Addictive Behaviors, 32, 2062-2086. doi: S0306-4603(07)00032-9 [pii] 10.1016/j.addbeh.2007.01.017

Brener, N. D., Billy, J. O., & Grady, W. R. (2003). Assessment of factors affecting the validity of self-reported health-risk behavior among adolescents: evidence from the scientific literature. The Journal of Adolescent Health, 33, 436-457. doi: S1054139X03000521 [pii]

Butler, A. B., Dodge, K. D., & Faurote, E. J. (2010). College student employment and drinking: a daily study of work stressors, alcohol expectancies, and alcohol consumption. Journal of Occupational Health Psychology, 15, 291-303. doi: 2010-13667-007 [pii]

10.1037/a0019822

Caamaño-Isorna, F., Corral, M., Parada, M., & Cadaveira, F. (2008).

Factors associated with risky consumption and heavy episodic drinking among Spanish university students. Journal of Studies on Alcohol and Drugs, 69, 308-312.

Cortés Tomás, M. T., Espejo Tort, B., & Giménez Costa, J. A. (2007).

[Characteristics that define the ‘botellón’ phenomenon in university students and adolescents]. Journal of Studies on Alcohol and Drugs, 69, 357-372.

Digrande, L., Perrier, M. P., Lauro, M. G., & Contu, P. (2000). Alcohol use and correlates of binge drinking among university students on the Island of Sardinia, Italy. Substance Use & Misuse, 35, 1471- 1483.

Dodd, L. J., Al-Nakeeb, Y., Nevill, A., & Forshaw, M. J. (2010). Lifestyle risk factors of students: a cluster analytical approach. Preventive Medicine, 51, 73-77. doi: S0091-7435(10)00118-0 [pii] 10.1016/j.

ypmed.2010.04.005

European Monitoring Centre for Drugs and Drug Addiction (2011).

Annual report 2011: the state of the drugs problem in Europe.

Available at: http://www.emcdda.europa.eu/publications/annual- report/2011 . Accessed December 12, 2011. ISBN 978-92-9168- 470-0 doi:10.2810/44330

Font-Mayolas, S., Gras, M.E., & Planes, M. (2006) Análisis del patrón de consumo de cannabis en estudiantes Universitarios. [Analysis of

(8)

cannabis consumption pattern in university students]. Adicciones, 18, 337-344.

Gfroerer, J. C., Greenblatt, J. C., & Wright, D. A. (1997). Substance use in the US college-age population: Differences according to educational status and living arrangement. American Journal of Public Health, 87, 62-65. doi: 10.2105/ajph.87.1.62

Ghodse, A. H., & Howse, K. (1994). Substance use of medical students:

a nationwide survey. Health Trends, 26, 85-88.

Haase, A., Steptoe, A., Sallis, J. F., & Wardle, J. (2004). Leisure-time physical activity in university students from 23 countries:

associations with health beliefs, risk awareness, and national economic development. Preventive Medicine, 39, 182-190. doi:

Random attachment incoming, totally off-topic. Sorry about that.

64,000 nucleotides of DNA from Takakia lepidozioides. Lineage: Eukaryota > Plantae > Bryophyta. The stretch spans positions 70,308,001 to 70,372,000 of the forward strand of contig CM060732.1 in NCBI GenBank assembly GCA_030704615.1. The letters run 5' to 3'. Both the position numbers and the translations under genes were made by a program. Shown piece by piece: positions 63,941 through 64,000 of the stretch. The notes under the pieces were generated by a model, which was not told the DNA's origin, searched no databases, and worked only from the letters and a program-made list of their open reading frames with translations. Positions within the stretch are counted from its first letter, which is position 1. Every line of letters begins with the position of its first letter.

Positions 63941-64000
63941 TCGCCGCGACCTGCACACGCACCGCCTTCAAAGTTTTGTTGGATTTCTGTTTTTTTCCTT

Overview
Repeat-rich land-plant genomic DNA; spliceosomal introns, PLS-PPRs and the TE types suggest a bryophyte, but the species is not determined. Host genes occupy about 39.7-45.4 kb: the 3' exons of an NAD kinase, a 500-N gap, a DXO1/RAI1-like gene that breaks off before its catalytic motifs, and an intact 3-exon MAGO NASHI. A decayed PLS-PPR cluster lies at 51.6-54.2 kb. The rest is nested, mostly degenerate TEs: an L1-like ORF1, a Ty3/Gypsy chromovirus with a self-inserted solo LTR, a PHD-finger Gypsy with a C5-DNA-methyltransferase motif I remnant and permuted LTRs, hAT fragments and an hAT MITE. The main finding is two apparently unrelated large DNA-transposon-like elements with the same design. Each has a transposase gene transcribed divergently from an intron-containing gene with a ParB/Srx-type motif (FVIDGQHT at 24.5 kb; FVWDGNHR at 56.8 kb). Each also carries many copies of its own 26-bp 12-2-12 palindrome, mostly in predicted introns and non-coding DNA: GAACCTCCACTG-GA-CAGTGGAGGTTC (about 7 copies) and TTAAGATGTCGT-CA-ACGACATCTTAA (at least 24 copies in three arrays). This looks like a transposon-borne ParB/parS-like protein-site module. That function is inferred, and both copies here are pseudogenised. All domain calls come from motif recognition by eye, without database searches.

10.1016/j.ypmed.2004.01.028

Hacıhasanoğlu, R., Yıldırım, A., Karakurt, P., & Sağlam, R. (2011).

Healthy lifestyle behaviour in university students and influential factors in eastern Turkey. International Journal of Nursing Practice, 17, 43-51. doi: 10.1111/j.1440-172X.2010.01905.x Instituto Nacional de Estadística. Encuesta Nacional de

Salud, 2006. Available at: http://www.ine.es/jaxi/menu.

do?type=pcaxis&path=%2Ft15/p419&file=inebase&L=0 . Accessed December 12, 2011.

Irwin, J. D. (2004). Prevalence of university students’ sufficient physical activity: A systematic review. Perceptual and Motor Skills, 98, 927-943. doi: 10.2466/pms.98.3.927-943

Jiménez-Muro Franco, A., Beamonte San Agustín, A., Marqueta, A., Gargallo Valero, P., & Nerín de la Puerta, I. (2009). Consumo de drogas en estudiantes universitarios de primer curso. [Addictive substance use among first-year university students]. Adicciones, 21, 21-28.

Kashdan, T. B., Vetter, C. J., & Collins, R. L. (2005). Substance use in young adults: associations with personality and gender. Addictive Behaviors, 30, 259-269. doi: S0306460304001868 [pii] 10.1016/j.

addbeh.2004.05.014

Keating, X. D., Guan, J., Piñero, J. C., & Bridges, D. M. (2005). A meta-analysis of college students’ physical activity behaviors.

Journal of American College Health, 54, 116-125. doi: 10.3200/

JACH.54.2.116-126

Laing, C., Chao, K.‐M., & Robinson, A. (2005) Managing the expectations of non‐traditional students: a process of negotiation. Journal of Further and Higher Education, 29, 169-179 López López, M. J., Santín Vilariño, C., Torrico Linares, E., & Rodríguez

González, J.M. (2003). Consumption of psychoactive substances in a sample of undergraduate students. Psicología y Salud, 13, 5-17.

Llorens, N., Barrio, G., Sánchez, A., Suelves, J. M., & ESTUDES Working Group. (2011). Effects of socialization and family factors on adolescent excessive drinking in Spain. Prevention Science, 12, 150-161. doi: 10.1007/s11121-010-0195-0

Martín, V., Molina, A. J., Fernández, D., Fernández, T., de Abajo, S., &

Delgado, M. (2011). Effectiveness of a course on the prevention and control of the smoking habit on its prevalence and incidence

among students of health sciences. Journal of Advanced Nursing, 67, 747-755. doi: 10.1111/j.1365-2648.2010.05532.x

McCabe, S. E., Schulenberg, J. E., Johnston, L. D., O’Malley, P. M., Bachman, J. G., & Kloska, D. D. (2005). Selection and socialization effects of fraternities and sororities on US college student substance use: a multi-cohort national longitudinal study.

Addiction, 100, 512-524. doi: ADD1038 [pii] 10.1111/j.1360- 0443.2005.01038.x